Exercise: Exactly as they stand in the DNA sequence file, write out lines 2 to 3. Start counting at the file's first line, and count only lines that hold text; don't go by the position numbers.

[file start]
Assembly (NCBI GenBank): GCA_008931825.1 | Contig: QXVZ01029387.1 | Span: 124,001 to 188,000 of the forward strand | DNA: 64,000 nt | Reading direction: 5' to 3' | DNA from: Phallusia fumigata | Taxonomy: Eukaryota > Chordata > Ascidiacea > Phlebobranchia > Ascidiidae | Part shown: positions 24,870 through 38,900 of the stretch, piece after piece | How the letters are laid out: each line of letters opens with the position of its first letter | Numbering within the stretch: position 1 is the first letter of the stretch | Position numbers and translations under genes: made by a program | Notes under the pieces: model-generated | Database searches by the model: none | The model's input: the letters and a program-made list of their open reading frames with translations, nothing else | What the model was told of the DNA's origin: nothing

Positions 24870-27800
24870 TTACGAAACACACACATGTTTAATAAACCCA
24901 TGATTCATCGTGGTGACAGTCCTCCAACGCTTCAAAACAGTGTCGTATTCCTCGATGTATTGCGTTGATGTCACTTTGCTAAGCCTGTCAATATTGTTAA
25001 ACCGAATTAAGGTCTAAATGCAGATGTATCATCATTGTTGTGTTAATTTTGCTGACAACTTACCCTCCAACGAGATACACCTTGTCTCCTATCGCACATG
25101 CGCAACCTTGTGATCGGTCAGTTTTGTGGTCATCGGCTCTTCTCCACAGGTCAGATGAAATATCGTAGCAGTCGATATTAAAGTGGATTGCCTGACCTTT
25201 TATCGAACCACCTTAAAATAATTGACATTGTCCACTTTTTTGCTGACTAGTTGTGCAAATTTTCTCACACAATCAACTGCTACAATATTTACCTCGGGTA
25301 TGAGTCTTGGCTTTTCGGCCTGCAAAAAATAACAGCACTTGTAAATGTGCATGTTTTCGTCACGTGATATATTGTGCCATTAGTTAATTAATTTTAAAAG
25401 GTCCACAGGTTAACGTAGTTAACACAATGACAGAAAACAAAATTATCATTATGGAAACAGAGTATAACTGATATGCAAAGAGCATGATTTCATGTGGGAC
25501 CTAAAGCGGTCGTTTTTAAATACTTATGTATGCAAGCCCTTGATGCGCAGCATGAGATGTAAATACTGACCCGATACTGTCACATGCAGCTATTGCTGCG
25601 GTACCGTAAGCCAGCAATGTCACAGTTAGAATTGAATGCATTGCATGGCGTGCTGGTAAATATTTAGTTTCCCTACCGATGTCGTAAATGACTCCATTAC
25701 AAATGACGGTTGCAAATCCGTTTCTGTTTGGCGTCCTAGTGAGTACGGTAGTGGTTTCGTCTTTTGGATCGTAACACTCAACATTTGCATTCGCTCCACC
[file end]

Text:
Positions 24870-27800
24870 TTACGAAACACACACATGTTTAATAAACCCA